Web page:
Hacking the Popcorn Hour C-200

Update: A new firmware version has been released since the publication of this article. I do not know if the procedure described below will work with the new version.

The Popcorn Hour C-200 is a Linux-based media player with impressive specifications. At its heart is a Sigma Designs SMP8643 system on chip with a 667MHz MIPS 74Kf as main CPU, several co-processors, and 512MB of DRAM attached. Gigabit Ethernet, SATA, and USB provide connectivity with the world around it. With a modest $299 on the price tag, the temptation to repurpose the unit as a low-power server or cheap development board is hard to resist. This article shows how such a conversion can be achieved.


The PCH runs a patched Linux kernel. A source tarball is available from the manufacturer. This contains the sources with Sigma support patches, Con Kolivas’ patch set (scheduler tweaks), and assorted unrelated changes. Properly split patches are unfortunately not available. I have created a reduced patch against vanilla with only Sigma-specific changes, available here.

The installed kernel has a number of features disabled, notably PTY support and oprofile. We will use kexec to load a more friendly one.

As might be expected, the PCH kernel does not have kexec support enabled. It does however, by virtue of using closed-source components, support module loading. This lets us turn kexec into a module and load it. A patch for this is available here. To build the module, apply the patch to the PCH sources and build using this configuration. This will produce two modules, kexec.ko and mips_kexec.ko. No other products of this build will be needed.

The replacement kernel can be built from the PCH sources or, if one prefers, from vanilla with the Sigma-only patch. For the latter case, this config provides a minimal starting point suitable for NFS-root.

When configuring the kernel, make sure CONFIG_TANGOX_IGNORE_CMDLINE is enabled. Otherwise the command line will be overridden by a useless one stored in flash. A good command line can be set with CONFIG_CMDLINE (under “Kernel hacking” in menuconfig) or passed from kexec.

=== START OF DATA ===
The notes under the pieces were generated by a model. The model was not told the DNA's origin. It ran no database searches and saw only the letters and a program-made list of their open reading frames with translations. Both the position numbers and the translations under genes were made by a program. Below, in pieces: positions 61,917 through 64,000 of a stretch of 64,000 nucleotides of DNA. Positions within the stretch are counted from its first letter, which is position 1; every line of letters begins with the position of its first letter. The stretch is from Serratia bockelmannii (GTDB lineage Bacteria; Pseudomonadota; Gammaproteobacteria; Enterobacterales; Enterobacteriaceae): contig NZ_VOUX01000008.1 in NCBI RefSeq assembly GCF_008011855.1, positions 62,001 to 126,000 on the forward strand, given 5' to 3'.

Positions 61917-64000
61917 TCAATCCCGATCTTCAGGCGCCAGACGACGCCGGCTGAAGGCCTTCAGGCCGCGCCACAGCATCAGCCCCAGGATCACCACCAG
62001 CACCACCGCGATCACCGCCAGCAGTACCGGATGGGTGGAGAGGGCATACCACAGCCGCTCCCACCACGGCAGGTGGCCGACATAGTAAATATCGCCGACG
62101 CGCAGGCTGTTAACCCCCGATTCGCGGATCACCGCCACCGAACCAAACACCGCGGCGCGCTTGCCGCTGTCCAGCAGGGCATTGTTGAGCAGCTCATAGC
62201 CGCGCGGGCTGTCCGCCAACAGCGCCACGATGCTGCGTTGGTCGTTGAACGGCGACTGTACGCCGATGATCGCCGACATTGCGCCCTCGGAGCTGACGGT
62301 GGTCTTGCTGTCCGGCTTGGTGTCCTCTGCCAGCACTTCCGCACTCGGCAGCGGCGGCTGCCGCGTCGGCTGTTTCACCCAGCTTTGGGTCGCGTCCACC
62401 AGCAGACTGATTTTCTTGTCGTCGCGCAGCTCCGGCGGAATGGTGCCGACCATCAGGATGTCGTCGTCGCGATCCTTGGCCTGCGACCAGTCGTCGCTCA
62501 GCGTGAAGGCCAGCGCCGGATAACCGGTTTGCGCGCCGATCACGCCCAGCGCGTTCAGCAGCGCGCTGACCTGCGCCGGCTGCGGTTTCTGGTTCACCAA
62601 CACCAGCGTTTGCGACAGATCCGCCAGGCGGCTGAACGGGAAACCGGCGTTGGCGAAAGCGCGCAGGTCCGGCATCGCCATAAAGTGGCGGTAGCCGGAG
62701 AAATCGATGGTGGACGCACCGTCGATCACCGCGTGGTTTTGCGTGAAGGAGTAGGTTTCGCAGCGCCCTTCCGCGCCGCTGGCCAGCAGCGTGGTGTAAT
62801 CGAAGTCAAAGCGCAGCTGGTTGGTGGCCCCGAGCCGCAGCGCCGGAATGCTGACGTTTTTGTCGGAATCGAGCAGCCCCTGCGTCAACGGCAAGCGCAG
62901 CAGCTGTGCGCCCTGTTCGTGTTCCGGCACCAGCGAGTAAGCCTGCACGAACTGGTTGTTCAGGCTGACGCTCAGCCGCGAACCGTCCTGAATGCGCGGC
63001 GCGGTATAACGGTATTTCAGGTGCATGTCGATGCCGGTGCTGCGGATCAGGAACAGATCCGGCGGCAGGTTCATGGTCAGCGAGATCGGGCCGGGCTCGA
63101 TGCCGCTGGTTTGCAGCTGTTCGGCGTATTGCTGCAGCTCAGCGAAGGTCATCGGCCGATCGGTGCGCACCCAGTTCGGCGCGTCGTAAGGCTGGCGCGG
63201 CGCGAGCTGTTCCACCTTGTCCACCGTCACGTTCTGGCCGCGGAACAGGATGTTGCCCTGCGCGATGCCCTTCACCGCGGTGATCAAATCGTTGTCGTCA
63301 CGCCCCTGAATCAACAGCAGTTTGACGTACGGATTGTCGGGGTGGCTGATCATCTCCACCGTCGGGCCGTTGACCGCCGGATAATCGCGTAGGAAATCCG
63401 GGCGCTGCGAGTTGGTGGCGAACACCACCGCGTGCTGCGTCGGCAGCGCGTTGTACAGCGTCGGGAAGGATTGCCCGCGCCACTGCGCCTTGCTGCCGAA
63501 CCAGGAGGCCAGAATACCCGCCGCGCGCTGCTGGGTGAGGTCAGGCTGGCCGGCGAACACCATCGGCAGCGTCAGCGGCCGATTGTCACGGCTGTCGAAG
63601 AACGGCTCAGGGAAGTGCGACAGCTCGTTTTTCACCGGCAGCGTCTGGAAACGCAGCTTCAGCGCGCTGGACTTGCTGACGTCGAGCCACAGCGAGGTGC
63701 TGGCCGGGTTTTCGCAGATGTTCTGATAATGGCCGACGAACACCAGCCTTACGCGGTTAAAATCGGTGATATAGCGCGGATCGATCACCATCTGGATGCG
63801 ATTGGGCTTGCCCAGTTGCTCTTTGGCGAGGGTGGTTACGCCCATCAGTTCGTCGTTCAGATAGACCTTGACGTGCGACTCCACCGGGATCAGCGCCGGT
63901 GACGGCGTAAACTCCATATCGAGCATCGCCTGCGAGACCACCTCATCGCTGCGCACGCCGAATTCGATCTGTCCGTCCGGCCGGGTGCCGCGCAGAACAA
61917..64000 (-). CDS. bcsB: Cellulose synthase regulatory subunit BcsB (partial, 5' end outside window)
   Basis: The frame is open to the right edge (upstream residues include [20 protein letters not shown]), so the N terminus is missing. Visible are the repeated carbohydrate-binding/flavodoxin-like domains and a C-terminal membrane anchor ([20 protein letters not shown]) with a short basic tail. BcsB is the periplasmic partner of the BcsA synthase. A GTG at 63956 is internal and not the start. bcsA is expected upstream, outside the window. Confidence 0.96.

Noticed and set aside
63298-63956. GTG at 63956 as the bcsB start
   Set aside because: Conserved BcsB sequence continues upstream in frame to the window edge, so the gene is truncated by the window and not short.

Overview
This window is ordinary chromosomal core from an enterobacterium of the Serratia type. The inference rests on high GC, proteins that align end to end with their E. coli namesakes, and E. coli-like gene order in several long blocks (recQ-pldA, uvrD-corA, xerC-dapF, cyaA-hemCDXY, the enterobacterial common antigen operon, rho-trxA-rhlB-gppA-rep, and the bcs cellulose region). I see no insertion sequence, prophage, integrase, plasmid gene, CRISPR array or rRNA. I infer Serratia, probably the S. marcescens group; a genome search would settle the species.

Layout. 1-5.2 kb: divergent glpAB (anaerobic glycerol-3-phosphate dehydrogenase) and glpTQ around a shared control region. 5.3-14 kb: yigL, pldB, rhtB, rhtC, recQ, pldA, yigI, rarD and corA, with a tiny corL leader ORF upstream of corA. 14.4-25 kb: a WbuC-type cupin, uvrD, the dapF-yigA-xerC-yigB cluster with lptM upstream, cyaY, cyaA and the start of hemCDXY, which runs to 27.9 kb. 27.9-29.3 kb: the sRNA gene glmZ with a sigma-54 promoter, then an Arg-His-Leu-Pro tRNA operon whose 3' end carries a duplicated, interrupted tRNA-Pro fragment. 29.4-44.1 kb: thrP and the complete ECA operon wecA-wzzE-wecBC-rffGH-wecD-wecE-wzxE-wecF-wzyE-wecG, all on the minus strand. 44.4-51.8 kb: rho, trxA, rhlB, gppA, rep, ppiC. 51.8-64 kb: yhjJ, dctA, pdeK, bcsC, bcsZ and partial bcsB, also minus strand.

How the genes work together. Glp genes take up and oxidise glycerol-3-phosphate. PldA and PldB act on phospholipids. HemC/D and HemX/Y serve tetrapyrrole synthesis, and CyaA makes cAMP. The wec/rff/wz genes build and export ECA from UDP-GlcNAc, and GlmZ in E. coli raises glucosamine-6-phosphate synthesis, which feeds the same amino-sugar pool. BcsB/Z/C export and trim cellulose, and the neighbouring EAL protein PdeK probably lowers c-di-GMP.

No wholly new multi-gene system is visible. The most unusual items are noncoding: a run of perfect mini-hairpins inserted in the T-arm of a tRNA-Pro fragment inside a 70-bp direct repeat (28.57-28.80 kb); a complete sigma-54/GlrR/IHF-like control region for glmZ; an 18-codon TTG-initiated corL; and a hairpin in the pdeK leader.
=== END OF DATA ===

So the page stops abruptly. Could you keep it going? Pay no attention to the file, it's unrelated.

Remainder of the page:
Taking control

In order to load our kexec module, we must first gain root privileges on the PCH, and here a few features of the system are working to our advantage:

  1. The PCH allows mounting any NFS export to access media files stored there.
  2. There is an HTTP server running. As root.
  3. This HTTP server can be readily instructed to fetch files from an NFS mount.
  4. Files with a name ending in .cgi are executed. As root.

All we need do to profit from this is place the kexec modules, the kexec userspace tools, and a simple script on an NFS export. Once this is done, and the mount point configured on the PCH, a simple HTTP request will send the old kernel screaming to /dev/null, our shiny new kernel taking its place.

The rootfs

A kernel is mostly useless without a root filesystem containing tools and applications. A number of tools for cross-compiling a full system exist, each with its strengths and weaknesses. The only thing to look out for is the version of kernel headers used (usually a linux-headers package). As we will be running an old kernel, chances are the default version is too recent. Other than this, everything should be by the book.

Assembling the parts

Having gathered all the pieces, it is now time to assemble the hack. The following steps are suitable for an NFS-root system. Adaptation to a disk-based system is left as an exercise.

  1. Build a rootfs for MIPS 74Kf little endian. Make sure kernel headers used are no more recent than 2.6.22.x. Include a recent version of the kexec userspace tools.
  2. Fetch and unpack the PCH kernel sources.
  3. Apply the modular kexec patch.
  4. Using this config, build the modules and install them as usual to the rootfs. The version string must be
  5. From either the same kernel sources or plain with Sigma patches, build a vmlinux and (optionally) modules using this config. Modify the compiled-in command line to point to the correct rootfs. Set the version string to something other than in the previous step.
  6. Copy vmlinux to any directory in the rootfs.
  7. Copy kexec.sh and kexec.cgi to the same directory as vmlinux.
  8. Export the rootfs over NFS with full read/write permissions for the PCH.
  9. Power on the PCH, and update to latest firmware.